This year’s NHL All-Star game won’t have any sort of dramatic John Scott-type storylines, but there will be some talented new faces to go with some familiar names that we’ve become accustomed to for All-Star weekend.
Earlier today, the NHL unveiled the rosters for each of the four teams involved in this year’s All-Star festivities. The league will use the same 3-on-3 tournament format as last year, as all four divisions will be represented by a roster of six forwards, three defensemen, and two goaltenders. League rules mandate that every team must have at least one representative. In the semifinals, the Pacific Division and Central Division will face off, while the Metropolitan Division and Atlantic Division will go head-to-head, with the winner facing off in the championship round. Each game will be one 20-minute period divided into two 10-minute halves.
While the Tampa Bay Lightning have had a very difficult opening half to their 2016-17 season, they can take solace that Nikita Kucherov and Victor Hedman have been named to the Atlantic Division team. It will be the first All-Star game appearance for both players. Kucherov paces the Bolts in goals (16) and points (39), and is also in the top 10 in the NHL in scoring. Hedman has seven goals, but leads the Lightning and all NHL defensemen in assists with 30, a number that puts him third overall in the NHL for all players in that category.
We’ll take a division-by-division look at each roster, which players were surprises, which players were either the biggest snubs or left off because there just wasn’t enough room, and what each team’s most exciting trios could be. Captains were voted on by the fans and will have a “C” in parentheses next to their name.
Nikita Kucherov, Tampa Bay Lightning
Brad Marchand, Boston Bruins
Auston Matthews, Toronto Maple Leafs
Frans Nielsen, Detroit Red Wings
Kyle Okposo, Buffalo Sabres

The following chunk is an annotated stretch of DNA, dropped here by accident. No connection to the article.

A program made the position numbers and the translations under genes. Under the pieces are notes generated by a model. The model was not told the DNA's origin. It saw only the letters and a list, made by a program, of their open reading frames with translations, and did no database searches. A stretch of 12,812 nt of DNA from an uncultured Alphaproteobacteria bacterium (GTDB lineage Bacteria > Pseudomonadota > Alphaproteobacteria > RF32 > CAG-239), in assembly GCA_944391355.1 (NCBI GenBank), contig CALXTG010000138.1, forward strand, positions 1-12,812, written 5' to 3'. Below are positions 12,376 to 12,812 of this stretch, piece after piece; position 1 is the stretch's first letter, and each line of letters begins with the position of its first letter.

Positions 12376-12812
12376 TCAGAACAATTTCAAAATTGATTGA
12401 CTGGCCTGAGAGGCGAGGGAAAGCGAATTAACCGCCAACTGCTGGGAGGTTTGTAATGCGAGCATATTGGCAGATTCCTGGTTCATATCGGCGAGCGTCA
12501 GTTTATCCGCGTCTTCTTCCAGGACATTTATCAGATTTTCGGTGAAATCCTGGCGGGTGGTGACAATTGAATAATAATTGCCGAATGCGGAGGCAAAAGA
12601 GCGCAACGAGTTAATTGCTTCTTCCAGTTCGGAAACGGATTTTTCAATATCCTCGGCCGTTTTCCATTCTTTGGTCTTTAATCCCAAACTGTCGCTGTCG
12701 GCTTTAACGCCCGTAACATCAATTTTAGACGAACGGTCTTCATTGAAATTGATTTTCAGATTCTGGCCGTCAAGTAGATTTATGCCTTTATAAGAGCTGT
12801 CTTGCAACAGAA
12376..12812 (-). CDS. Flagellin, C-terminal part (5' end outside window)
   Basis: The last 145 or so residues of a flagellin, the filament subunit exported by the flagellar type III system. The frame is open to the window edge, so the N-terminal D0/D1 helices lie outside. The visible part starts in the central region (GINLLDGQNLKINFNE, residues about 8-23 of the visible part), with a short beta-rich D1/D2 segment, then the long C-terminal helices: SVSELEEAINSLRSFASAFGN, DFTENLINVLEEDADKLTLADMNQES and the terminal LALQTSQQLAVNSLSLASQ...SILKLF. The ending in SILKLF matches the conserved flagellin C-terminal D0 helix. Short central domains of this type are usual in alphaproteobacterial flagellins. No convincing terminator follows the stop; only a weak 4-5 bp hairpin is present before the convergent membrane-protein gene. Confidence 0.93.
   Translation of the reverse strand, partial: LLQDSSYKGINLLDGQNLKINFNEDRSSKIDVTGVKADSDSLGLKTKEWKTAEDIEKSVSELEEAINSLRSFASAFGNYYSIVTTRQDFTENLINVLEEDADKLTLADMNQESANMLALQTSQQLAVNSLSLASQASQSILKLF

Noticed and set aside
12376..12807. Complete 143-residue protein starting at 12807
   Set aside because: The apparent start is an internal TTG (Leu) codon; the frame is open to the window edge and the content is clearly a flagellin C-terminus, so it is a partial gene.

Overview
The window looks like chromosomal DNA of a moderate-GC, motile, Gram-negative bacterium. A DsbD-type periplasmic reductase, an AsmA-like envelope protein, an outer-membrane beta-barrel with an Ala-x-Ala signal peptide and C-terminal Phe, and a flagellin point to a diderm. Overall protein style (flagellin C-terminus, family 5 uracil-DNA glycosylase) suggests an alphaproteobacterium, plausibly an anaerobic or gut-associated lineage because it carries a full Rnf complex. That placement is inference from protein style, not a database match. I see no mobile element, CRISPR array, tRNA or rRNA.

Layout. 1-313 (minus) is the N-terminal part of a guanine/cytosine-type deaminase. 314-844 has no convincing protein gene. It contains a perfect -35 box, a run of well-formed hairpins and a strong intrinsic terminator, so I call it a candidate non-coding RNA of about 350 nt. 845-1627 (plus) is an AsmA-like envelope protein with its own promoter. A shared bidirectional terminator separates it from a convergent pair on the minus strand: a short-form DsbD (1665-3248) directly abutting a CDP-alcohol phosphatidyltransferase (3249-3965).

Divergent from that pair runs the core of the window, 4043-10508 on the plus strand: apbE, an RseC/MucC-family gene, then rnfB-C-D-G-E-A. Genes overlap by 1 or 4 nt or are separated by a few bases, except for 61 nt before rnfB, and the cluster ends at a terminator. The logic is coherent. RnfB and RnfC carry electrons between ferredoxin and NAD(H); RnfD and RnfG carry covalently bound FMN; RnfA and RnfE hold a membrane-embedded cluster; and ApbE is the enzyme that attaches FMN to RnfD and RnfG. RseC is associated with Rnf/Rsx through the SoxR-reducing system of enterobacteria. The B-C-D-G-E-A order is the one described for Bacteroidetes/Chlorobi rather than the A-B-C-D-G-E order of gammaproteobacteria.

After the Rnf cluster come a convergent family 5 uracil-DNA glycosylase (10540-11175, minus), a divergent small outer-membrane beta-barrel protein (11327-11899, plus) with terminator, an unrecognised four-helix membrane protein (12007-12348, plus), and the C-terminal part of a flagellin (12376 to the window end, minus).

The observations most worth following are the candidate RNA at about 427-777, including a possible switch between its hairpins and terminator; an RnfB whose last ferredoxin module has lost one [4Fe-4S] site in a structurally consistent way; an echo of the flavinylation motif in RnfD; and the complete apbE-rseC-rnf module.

Vincent Trocheck, Florida Panthers
Victor Hedman, Tampa Bay Lightning
Erik Karlsson, Ottawa Senators
Shea Weber, Montreal Canadiens
Carey Price, Montreal Canadiens (C)
Tuukka Rask, Boston Bruins
Michel Therrien, Montreal Canadiens
Tampa Bay, Boston, and Montreal lead the way with two players each, and several players will be making their All-Star debuts, including Hedman, Kucherov, Trocheck, Okposo, Marchand, and Matthews, the rookie phenom who is tied with Winnipeg’s Patrik Laine for the rookie goal-scoring lead with 21. Not too much to complain about with this lineup, with a couple exceptions, of course.
Best three-man units: The sight of Kucherov, Matthews, and Karlsson on the ice together would be one to behold. Matthews has the muscle to drive to the net and the skill to create, while Kucherov is a dynamic force with the puck on his stick as a shooter and a playmaker. But it would all start with Karlsson, whose ability to drive puck possession from the blue line and create off the rush would be the catalyst. Swap out Karlsson with Hedman and you still couldn’t go wrong. Trocheck, Marchand, and Weber would be an intriguing possibility as well.
Biggest surprises: While Nielsen is a very good player at both ends of the ice, it was kind of surprising to see him get the nod, especially for a Red Wings team that has Henrik Zetterberg, Anthony Mantha, and even Thomas Vanek putting up better numbers than him. Nielsen has 22 points in 40 games, only three more than Mantha, who has played in 15 fewer games and is a plus-11. Vanek and Zetterberg have more points than Nielsen and are also plus players. Nielsen is a minus-12. Trocheck is having a solid season for the Panthers with 12 goals and 24 points, but it’s hardly what you’d call All-Star worthy. Since so much of this game is based on star power and name recognition, it’s kind of hard to believe that Jaromir Jagr didn’t get selected, as he has one more point than Trocheck and is tied for the team lead in assists with 18.
Biggest snubs: Canadiens captain Max Pacioretty is having a fantastic season, leading Montreal in goals (19) and points (34), and his performance is a perfect example of why the NHL should consider either abolishing the rule that every team has to have a representative or expand the rosters to include two more forwards and one more defenseman. Jonathan Marchessault is having a great season for Florida, currently sitting tied with Trocheck for the team lead in goals (12) and second in points (25). With four teams in the division sending one player, someone was going to get snubbed, and Marchessault was one of those guys. I don’t think anyone would object if the rosters were expanded, thus creating room for Pacioretty and Marchessault to be included, although that’s not going to happen this year.
Sidney Crosby, Pittsburgh Penguins (C)
Taylor Hall, New Jersey Devils
Evgeni Malkin, Pittsburgh Penguins
Alex Ovechkin, Washington Capitals
Wayne Simmonds, Philadelphia Flyers